Philosopher-kings needed instead? When asked by Karl Jaspers in 1933 whether someone as uneducated as Hitler could really lead Germany, Heidegger replied, "Education is irrelevant...just look at those lovely hands.
("Donald Trump’s deep insecurity about his 'short fingers,' explained")
"Of what use is a philosopher who doesn't hurt anybody's feelings?” (Diogenes of Sinope)
("Why do philosophers make unsuitable life partners?")
Heidegger: "a great philosopher and a committed Nazi"? If so, one weeps for the status of philosophy.
("Heidegger, History and the Holocaust")

The argumentative theory of reasoning can be a handy weapon to invoke against one's opponents.
("Four Ways to Be a Better Arguer")

What is the Earth's optimal temperature?
("February breaks global temperature records")

What is the molecular signature of God? Should we amplify or inhibit His substrates in the brain?
(The Controversial Device That Might Make You Feel the Presence of a Higher Power. The "God Helmet" has its detractors as well as fans.")

Distasteful; but byproducts of male "showing off" include civilisation, culture and modern science ("The Mating Mind")
("Showing off is easy to condemn, but is it always bad?")

Would knowing that God - or a Simulator - is watching over you improve your behaviour?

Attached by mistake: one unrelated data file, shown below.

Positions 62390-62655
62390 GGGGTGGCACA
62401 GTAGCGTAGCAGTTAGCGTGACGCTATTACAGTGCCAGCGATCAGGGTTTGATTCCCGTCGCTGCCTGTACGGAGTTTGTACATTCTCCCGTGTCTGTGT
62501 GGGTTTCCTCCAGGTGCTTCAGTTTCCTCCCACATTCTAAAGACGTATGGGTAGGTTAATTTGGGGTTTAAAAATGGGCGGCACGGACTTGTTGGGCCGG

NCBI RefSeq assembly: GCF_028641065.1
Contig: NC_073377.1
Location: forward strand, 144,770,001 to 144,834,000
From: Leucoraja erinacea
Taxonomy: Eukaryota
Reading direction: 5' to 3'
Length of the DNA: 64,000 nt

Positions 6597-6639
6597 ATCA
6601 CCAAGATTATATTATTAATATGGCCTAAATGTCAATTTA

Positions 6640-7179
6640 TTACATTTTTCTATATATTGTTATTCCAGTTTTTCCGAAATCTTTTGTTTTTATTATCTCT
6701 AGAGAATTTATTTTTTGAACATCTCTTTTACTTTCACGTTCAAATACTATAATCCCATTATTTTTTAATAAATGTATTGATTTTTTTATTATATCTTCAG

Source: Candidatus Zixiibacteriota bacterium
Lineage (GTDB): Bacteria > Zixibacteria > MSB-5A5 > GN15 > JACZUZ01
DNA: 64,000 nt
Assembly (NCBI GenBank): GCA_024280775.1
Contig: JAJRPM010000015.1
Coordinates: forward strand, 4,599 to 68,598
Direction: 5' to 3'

("Beliefs about all-knowing gods fosters co-operation")
Alas pro-social civic virtue may consist in co-operation to punish the godless.
And which came first: belief in gods or devils?
("Mysterious chimpanzee behaviour could be 'sacred rituals' and show that chimps believe in god")
God or iPhones?
("Science Is a Good Substitute for God")
Is scientific rationalism bad for your health?
("Frequent religious service attendance linked with decreased mortality risk among women")

A "Day of Bliss"? Wonderful if true, but after c. 540 million years of misery and malaise, the omens aren't good...
("Day of Bliss")
The view that organic robots have been quantum computers for the past 540 million years is not standard in AI.
("Google is working to safeguard Chrome from quantum computers")

What is the optimal pace of life?
("The Pace of Life in 31 Countries")

Does building weapons of mass destruction boost a nation's "moral standing"?
("UK needs Trident so it can play 'outsized' role in world affairs, says US defence secretary. Ash Carter says it is important the UK has military might that backs up ‘its moral standing and its historical standing’ in world")

Do yawns in your audience reflect your soporific manner or the cognitive challenge of your thought-provoking ideas?
("Researchers think there's a link between yawning and brain size")

One in 500? Wiping out Homo sapiens in a year or less is technically challenging. ("One in 500 chance humans will be extinct in a year, mathematician claims")

Logic, like other abstractions, is a useful fiction.
("The evolution of logic")
Alas intellectually lazy talk of "proof" and "rigour" is wishful thinking when mathematicians help themselves to an ontology of abstracta. But Azimuth is a great blog:

Artistic genius takes many guises...
("Irish potato picture sells for £750,000")
Chess, Go, Jeopardy!...when will the art world surrender to the onward march of the algorithm?
("Computer paints 'new Rembrandt' after old works analysis")

42 across. Meaning of life.
("AI crossword-solving application could make machines better at understanding language")

One advantage of being a depressive negative utilitarian...
("Appearing happy on social media is increasingly being used against people in court")